A warm day in February I came home from working at the university all day and decided to give Mary and Rachel a vacation and go to the barn myself.
My first task was to get some new calves in. They had been let outside for the first time today. The five young calves were out in the pasture with about ten older heifers. The babies I was after were small enough to walk right under the bellies of the other animals. They also were better at hiding themselves and at this point I could only see two. One, named Bambi, was in the corral by the barn. I was glad to see her so close as she was also the oldest and heaviest one.
Bambi was not going to go in the barn without a fight. I followed her around and around the corral cajoling her with soothing baby talk in an attempt to grab her collar. At times she would decide to try to bolt for the barb wire fence and I would have to run and head her off before she jumped through it. I finally captured her up against the barn wall in the far corner of the corral. I had a second to get a firm grip on her collar with my one hand and set my other hand on her back before she took off, bucking and kicking.
It’s hard to hang onto a twisting bucking calf. It’s harder when you’re both on top of what amounts to an ice rink. Then, if your hat falls over your eyes, you just plant your boots in a skater’s stance, hang on tight and pray that you don’t crash into the fence or the barn wall.
We crashed into a metal feeder. I quickly shoved my hat off my eyes and put my other hand around her head.
“Woah, baby!” I said, firmly.
She kicked me in the shin.
I gave up peaceful measures and dragged her step by step into the barn. Once inside she perked up her ears and trotted happily into the pen where she laid down with a happy sigh.
The second calf was easy. After her, I spotted the last three sunning themselves in a snow-free spot on top of the hill. I climbed up and took two by their collars. They didn’t want to follow me. They went into a classic Jersey passive-aggressive mode of defense: playing possum.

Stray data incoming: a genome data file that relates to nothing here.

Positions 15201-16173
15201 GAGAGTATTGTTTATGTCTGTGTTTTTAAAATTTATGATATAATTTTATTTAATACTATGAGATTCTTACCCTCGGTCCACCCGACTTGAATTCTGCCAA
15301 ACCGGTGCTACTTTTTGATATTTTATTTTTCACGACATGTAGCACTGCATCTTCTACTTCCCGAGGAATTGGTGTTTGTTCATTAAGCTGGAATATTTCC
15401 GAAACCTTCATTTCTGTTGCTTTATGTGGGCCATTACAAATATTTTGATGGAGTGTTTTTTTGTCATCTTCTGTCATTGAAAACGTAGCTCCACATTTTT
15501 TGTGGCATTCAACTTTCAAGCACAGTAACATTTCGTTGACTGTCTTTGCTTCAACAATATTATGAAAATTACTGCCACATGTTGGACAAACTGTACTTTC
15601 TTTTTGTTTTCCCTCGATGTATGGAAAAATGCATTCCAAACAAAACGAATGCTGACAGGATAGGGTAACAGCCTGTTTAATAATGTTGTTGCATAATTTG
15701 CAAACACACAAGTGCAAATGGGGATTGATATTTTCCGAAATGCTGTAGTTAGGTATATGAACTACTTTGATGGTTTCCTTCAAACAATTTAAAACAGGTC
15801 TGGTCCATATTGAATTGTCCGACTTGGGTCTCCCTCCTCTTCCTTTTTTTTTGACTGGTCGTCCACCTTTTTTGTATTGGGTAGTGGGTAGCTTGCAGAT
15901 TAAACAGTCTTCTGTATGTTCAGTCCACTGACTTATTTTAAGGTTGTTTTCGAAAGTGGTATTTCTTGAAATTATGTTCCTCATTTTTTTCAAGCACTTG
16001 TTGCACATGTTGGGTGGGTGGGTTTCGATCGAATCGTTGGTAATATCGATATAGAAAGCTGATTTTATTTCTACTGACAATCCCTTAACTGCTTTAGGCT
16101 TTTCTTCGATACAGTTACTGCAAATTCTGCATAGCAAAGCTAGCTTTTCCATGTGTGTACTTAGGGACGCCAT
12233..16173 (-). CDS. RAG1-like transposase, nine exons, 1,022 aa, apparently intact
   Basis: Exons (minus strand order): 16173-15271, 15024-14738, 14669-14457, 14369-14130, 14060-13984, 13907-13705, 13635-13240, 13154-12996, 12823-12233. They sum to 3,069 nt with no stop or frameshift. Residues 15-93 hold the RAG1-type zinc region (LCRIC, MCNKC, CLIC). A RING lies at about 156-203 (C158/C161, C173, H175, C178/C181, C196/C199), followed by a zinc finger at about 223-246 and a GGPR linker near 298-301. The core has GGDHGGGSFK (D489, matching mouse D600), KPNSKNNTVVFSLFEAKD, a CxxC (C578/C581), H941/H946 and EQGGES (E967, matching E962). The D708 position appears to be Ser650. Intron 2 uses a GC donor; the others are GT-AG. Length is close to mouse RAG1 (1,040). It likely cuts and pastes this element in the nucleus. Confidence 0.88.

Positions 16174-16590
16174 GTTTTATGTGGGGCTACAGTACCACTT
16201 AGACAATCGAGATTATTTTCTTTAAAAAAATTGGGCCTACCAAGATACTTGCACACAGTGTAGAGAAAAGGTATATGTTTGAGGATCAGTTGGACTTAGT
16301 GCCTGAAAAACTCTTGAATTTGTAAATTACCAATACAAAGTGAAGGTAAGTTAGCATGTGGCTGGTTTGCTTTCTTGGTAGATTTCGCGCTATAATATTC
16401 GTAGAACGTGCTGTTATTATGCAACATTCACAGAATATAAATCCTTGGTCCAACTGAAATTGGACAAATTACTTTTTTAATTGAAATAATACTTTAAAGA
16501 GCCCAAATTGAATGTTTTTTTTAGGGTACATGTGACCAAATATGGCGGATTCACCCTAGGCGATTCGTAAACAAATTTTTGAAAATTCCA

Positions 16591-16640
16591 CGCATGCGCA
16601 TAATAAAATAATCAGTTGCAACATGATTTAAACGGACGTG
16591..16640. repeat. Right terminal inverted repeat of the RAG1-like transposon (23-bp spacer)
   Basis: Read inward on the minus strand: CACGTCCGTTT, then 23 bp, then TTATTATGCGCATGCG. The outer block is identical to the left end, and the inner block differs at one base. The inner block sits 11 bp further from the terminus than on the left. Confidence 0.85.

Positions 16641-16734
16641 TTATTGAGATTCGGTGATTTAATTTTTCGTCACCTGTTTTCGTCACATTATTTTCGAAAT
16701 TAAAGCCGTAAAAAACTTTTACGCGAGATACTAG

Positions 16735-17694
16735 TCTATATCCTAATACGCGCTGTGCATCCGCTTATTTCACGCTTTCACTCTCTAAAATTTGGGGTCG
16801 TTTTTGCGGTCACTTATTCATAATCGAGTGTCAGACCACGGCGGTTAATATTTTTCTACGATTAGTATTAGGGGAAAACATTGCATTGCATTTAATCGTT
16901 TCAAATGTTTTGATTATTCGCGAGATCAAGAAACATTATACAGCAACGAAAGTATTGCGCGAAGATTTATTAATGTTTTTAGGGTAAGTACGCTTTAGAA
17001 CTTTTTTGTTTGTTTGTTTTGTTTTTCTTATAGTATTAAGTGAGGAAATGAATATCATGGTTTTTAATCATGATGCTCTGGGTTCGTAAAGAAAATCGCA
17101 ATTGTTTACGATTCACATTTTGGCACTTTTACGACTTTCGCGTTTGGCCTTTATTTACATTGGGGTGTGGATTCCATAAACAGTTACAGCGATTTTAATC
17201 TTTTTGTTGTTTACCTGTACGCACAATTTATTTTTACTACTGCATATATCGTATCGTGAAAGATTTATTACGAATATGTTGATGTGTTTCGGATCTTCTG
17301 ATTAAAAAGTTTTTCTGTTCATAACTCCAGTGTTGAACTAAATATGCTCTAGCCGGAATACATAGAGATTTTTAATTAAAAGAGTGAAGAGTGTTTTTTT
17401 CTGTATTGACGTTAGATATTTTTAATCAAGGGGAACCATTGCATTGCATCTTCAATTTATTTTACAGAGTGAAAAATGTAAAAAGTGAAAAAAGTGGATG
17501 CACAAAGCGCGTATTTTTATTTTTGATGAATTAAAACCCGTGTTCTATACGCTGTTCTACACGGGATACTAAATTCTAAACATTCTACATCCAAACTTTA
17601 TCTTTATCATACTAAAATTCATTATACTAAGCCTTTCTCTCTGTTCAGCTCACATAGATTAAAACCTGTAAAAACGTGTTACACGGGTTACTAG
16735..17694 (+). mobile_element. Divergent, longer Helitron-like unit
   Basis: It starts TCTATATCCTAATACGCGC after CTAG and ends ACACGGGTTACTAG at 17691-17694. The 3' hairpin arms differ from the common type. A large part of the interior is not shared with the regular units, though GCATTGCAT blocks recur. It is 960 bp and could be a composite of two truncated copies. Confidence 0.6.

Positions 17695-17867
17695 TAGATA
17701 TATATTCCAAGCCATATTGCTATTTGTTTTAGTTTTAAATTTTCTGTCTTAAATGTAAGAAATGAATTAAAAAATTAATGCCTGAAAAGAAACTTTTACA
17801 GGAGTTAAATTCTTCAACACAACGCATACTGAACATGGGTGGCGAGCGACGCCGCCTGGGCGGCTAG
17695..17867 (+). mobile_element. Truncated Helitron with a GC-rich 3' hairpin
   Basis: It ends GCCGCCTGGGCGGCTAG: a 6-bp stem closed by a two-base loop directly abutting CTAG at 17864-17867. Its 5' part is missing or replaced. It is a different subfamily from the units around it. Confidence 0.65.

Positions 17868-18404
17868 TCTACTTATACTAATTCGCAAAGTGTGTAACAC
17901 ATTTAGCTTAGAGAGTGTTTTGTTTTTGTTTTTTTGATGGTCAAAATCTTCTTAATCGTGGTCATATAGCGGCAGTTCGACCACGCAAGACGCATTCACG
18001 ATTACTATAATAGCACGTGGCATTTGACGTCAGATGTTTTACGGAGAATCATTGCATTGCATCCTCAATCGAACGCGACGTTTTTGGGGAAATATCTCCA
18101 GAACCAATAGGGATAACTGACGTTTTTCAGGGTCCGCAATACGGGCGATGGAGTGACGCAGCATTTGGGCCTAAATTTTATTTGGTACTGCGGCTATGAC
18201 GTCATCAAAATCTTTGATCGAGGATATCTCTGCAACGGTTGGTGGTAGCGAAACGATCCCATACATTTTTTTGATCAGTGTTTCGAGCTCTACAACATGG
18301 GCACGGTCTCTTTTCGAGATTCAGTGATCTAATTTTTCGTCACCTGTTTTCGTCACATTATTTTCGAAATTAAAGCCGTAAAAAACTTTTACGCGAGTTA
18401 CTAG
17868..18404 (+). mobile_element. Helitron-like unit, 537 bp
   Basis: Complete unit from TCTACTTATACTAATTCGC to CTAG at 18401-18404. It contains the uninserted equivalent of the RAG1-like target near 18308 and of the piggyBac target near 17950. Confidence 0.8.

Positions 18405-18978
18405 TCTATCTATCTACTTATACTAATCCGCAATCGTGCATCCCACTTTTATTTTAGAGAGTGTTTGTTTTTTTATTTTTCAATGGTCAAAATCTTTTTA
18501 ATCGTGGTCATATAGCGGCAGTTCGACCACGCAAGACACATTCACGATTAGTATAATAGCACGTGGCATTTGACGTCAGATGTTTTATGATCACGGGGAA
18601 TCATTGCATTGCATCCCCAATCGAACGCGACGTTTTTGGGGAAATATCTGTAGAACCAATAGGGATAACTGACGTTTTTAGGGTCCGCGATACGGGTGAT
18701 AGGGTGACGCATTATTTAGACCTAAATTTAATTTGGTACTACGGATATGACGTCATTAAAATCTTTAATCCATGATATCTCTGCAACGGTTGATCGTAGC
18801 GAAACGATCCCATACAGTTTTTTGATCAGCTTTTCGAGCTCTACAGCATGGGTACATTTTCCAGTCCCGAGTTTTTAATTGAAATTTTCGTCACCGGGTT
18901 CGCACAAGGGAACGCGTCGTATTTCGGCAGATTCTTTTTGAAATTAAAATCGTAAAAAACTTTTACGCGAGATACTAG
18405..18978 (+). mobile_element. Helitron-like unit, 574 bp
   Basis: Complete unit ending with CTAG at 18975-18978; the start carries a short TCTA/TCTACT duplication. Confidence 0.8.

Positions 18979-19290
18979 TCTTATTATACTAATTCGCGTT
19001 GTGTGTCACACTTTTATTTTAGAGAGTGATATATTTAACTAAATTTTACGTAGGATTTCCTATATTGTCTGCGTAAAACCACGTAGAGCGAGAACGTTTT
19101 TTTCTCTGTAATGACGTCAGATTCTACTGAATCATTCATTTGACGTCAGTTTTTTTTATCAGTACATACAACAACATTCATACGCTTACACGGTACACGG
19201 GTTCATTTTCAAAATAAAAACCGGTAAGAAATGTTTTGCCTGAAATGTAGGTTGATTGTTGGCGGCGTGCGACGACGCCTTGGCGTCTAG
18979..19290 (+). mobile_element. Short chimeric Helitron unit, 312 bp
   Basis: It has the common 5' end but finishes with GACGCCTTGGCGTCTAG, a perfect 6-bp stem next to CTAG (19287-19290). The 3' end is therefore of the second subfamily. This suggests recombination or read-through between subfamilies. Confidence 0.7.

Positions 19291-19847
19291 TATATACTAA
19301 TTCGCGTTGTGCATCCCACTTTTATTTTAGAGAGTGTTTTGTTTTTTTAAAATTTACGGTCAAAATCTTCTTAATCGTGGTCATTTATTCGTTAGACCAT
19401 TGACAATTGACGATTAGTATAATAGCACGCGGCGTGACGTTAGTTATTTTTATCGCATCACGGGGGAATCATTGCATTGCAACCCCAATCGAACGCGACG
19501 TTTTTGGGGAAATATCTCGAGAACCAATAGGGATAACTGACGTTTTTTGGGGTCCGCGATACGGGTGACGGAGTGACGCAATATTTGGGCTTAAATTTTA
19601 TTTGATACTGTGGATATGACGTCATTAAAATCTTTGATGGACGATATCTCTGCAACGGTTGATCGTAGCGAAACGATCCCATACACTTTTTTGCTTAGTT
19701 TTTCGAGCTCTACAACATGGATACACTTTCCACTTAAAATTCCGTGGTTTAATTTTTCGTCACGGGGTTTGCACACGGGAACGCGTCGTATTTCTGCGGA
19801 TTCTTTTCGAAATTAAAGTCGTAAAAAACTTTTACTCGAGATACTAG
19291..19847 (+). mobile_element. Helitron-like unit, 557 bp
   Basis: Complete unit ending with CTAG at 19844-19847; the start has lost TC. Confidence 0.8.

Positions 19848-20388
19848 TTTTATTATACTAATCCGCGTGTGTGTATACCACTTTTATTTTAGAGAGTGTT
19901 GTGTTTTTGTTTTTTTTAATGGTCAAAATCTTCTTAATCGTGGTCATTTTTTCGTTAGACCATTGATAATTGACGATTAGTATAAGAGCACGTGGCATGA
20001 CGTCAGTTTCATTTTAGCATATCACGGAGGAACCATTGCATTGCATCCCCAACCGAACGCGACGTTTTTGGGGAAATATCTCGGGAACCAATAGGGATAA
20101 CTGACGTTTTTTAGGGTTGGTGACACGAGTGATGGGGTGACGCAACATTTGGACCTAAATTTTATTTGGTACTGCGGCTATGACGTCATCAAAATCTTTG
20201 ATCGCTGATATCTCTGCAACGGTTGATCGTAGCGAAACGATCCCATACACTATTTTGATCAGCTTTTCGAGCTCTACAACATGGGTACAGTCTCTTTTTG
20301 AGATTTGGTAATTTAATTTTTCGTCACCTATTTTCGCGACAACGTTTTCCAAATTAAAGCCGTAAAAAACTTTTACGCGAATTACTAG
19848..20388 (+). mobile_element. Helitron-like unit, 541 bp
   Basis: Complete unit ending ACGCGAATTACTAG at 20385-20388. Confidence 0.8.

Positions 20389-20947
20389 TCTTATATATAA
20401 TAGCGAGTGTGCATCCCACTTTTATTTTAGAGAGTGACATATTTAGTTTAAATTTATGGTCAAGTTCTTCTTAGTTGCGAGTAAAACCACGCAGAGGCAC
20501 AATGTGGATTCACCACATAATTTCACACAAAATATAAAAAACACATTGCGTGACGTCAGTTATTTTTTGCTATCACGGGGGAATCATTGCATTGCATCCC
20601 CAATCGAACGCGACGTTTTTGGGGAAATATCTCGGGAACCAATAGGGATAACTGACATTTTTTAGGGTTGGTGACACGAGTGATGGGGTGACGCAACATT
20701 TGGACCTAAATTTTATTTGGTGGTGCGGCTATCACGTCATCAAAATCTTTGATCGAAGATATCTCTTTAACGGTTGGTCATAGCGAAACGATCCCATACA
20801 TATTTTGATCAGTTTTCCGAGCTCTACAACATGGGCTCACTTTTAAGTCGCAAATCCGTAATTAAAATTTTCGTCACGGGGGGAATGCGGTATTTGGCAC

“Come on,” I pleaded, rolling my eyes at them. “It’s getting cold out here.” I poked one in the belly. She rolled her eyes back further in her head to emphasize the fact that she was dead.
“Fine,” I said, “be dead. See if I care.”
I took the two “dead” calves by their collars and began to drag them across the snow. They slid along quite easily as the snow had the perfect half sticky crust on it and the hill was steep. They started sliding so fast they actually got scared and got up. We ran the rest of the way to the barn together.
The last calf was just a little baby. I ran after her, and picked her up in my arms. I ran back to the barn with her, occasionally positioning my feet like a snowboarder and sliding down the muddy hill.
I dropped the last calf in the pen just as Mom came into the barn to drop Danny off. I was panting and covered with mud and snow.
“What happened to you?” she asked.
“Calves,” I gasped out, pointing weakly with one hand.
“Yay! Baby cows!” said Danny.
“Come on, Danny boy,” I said, “Let’s go get the cows in the barn for Daddy!”
“No, Fweeba! Baby cows!” he yelled defiantly. He got down on his hands and knees and tried to crawl under the gate into the calf pen.
“Listen, beautiful, we have to go get the momma cows for the baby cows.”
That made sense to him. He sat up.
“Yeah, Danny! The baby cows need their momma cows so they can have milk to drink. Okay?”
“Okay! Momma cows an’ baby cows! Milk!”
I swung him up on my shoulders and we began climbing the long steep hill to the cows. The sky was just beginning to blush a deeper shade of blue.
“Fweeba! Look! Moon! An’, cows!”
“That’s right, Danny. There’s the moon and there’s the cows.”
Danny kept his gaze fixed on the moon as we climbed. He was chattering quietly to himself in a serious tone.
“’Ey, ‘ey, diddle, cat an’ diddle, cow an’ jumped an’ moon, an’ dog an’…”
Suddenly I realized that he was reciting the old nursery rhyme.
“That’s right, Danny! Here, let’s say it together.”
It was going to be one of those moments. I tried hard to remember everything that touched my senses. I wanted to lock this moment in my heart to keep for always. My boots made squelching sounds on the melting snow, I could smell the cows waiting for us on the top of the hill, and my clear voice melded with Danny’s trilling one in the old poem as the old moon rose above us.
“Hey diddle diddle,
The cat and the fiddle,
The cow jumped over the moon,
The little dog laughed to see such sport,
And the dish ran away with the spoon.”
His serious voice told me that for him, in his two year old mind, it wasn’t just a nursery rhyme. It was poetry. Not only was it poetry, it was beautiful and magical poetry. In Danny’s world there was no reason why his cows couldn’t jump over the moon. We reached the top of the hill. I stopped to take a breath. Danny’s hand shot out to point ahead of us at the herd.
“A dish ran away with a ‘poon, Fweeba! Oh no! Fweeba, look, the cows! Okay, cows! Look cows—a moon! Let’s go! Jump!”